The Other Half of the “Preferred Option”.
Today, Cal Fire submitted their first-pass proposal to provide San Carlos with fire and emergency services. If you recall from my post earlier this week, the City Manager has stated that his preferred option to balance the city’s budget is to outsource both police and fire services to outside agencies. The San Mateo County Sheriff’s office is due to deliver their proposal for police services by Friday of this week, in advance of the Budget Workshop on Saturday, March 13th.
The Cal Fire Plan:
The detailed plan can be found on this link on the City’s website, but here are some of the key points of their proposal:
- It provides two, 3-person, Advanced Life Support (ALS or paramedic) engine companies rather than the current Fire JPA mix of one Engine Company and one Truck Company in San Carlos
- It uses the Cal Fire approach to staffing and scheduling rather than the Fire JPA approach
- The proposal offers both a Cal Fire Staffed cost and a “Red Circle” Staffed cost where Fire JPA employee salaries are frozen until they “catch up” with the salary levels paid by Cal Fire
- The proposal also assumes that all current Fire JPA and Cal Fire employees are at the highest salary step. To the extent that is not the case, actual costs to the City will be lower and potential savings will increase
- Annual cost for Cal Fire Staffed services: $3,495,262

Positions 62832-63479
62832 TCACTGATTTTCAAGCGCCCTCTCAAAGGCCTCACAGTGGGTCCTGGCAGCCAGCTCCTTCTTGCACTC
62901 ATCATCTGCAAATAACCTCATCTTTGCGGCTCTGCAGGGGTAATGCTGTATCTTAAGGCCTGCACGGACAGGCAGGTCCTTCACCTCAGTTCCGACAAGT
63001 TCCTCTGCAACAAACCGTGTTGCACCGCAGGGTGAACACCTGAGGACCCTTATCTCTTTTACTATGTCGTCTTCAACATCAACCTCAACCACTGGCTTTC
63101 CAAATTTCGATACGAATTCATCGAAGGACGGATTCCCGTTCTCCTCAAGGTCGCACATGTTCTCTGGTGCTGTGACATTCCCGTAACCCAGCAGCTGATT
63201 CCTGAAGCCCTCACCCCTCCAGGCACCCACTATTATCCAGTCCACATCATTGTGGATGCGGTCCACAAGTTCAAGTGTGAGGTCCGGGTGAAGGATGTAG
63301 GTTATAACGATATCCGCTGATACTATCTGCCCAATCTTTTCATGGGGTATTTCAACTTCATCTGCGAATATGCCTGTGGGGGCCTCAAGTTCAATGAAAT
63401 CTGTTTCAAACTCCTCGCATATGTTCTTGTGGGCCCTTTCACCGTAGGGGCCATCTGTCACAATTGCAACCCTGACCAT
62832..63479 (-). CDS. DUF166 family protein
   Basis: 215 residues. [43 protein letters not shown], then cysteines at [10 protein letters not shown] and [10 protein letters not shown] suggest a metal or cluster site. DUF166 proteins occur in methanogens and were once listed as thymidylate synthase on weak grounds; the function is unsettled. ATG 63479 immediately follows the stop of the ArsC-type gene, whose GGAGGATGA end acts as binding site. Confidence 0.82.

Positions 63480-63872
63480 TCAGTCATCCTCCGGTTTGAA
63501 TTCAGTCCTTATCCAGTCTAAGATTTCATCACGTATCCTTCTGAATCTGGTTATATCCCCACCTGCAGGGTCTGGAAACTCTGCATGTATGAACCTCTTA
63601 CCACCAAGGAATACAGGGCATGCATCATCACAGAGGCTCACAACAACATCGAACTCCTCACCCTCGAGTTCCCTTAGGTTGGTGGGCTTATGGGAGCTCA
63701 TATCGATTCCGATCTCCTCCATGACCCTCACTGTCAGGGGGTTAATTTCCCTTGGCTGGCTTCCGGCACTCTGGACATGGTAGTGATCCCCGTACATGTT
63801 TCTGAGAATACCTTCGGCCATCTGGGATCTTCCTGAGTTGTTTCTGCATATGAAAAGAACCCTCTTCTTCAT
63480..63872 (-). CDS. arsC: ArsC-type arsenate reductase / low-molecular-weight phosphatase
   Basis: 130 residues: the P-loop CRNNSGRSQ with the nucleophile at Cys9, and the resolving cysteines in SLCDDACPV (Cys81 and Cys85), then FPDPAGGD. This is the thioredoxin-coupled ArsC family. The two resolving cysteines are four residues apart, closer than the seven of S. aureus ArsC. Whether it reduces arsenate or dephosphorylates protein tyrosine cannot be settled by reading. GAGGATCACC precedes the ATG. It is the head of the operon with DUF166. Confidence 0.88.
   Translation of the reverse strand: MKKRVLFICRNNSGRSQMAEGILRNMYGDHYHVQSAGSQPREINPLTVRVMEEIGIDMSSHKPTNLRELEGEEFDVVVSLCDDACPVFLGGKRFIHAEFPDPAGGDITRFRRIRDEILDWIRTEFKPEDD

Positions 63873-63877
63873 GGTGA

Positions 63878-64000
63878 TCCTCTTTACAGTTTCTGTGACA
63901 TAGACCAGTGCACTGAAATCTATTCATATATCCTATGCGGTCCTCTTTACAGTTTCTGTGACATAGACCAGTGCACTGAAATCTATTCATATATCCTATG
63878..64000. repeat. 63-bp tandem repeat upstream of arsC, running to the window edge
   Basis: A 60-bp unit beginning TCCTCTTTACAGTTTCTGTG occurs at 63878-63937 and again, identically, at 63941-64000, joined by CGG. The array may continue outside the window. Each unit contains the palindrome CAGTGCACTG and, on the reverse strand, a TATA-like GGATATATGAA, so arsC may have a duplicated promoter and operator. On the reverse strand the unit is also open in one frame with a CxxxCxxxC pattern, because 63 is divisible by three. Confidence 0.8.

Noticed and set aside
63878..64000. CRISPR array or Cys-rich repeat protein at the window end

- Annual cost for Cal Fire/Red Circle (frozen salary) Staffed services: $4,257,525
Just like the situation with the San Carlos Police Department, the initial glance raises more questions than it answers. Here’s just a few:
- What exactly is the “Cal Fire approach to staffing?”
- What happens to existing members of the Belmont-San Carlos Fire Department? Absorbed, or fired? Are we going to get crews that know anything about San Carlos?
- What is the disposition of Station 16 on Alameda? There’s some vague wording about “sharing of fire resources between San Carlos and San Mateo County/Cal Fire to address the existence of the overlapping stations on Alameda (BSCFD) and Cordilleras (Cal Fire). That sure sounds like it’s leaving the door open to a station closure somewhere….
- What happens with the existing ladder truck that currently is staffed between Belmont and San Carlos on alternate years? Do we now have to rely on a neighboring city for basic ladder service?
- What happens to the HazMat rig?
- Do we have references from other municipalities (preferably local) that have contracted their fire service to Cal Fire? What is there experience with this arrangement? Did they achieve the cost savings that were promised?
One problem that is not solved is the staffing level for each engine company. The existing law requires that before a strike team can enter a burning building, there must be an equal number of support firefighters on the outside. So if a 4-man engine company is first to respond to a burning building, they can send a strike team of 2 firefighers inside immediately. But if a 3-man engine company is first to arrive on the scene, they must wait for the next company to arrive before anyone can enter the building. This is exactly what happened at the recent fatal fire on Devonshire. So on the surface this is no better than what we already have — and with the loss of the tiller rig, it seems inferior.
The City claims that Cal Fire’s proposal will save the City save between $1.2M-$2M annually. Just like the Police Department proposal, more details are supposed to be forthcoming at Saturday’s Budget Workshops on March 13 and 22nd. And the same question needs to be raised in both cases: How are they able to provide the same level of service that we have now at such a drastic discount?
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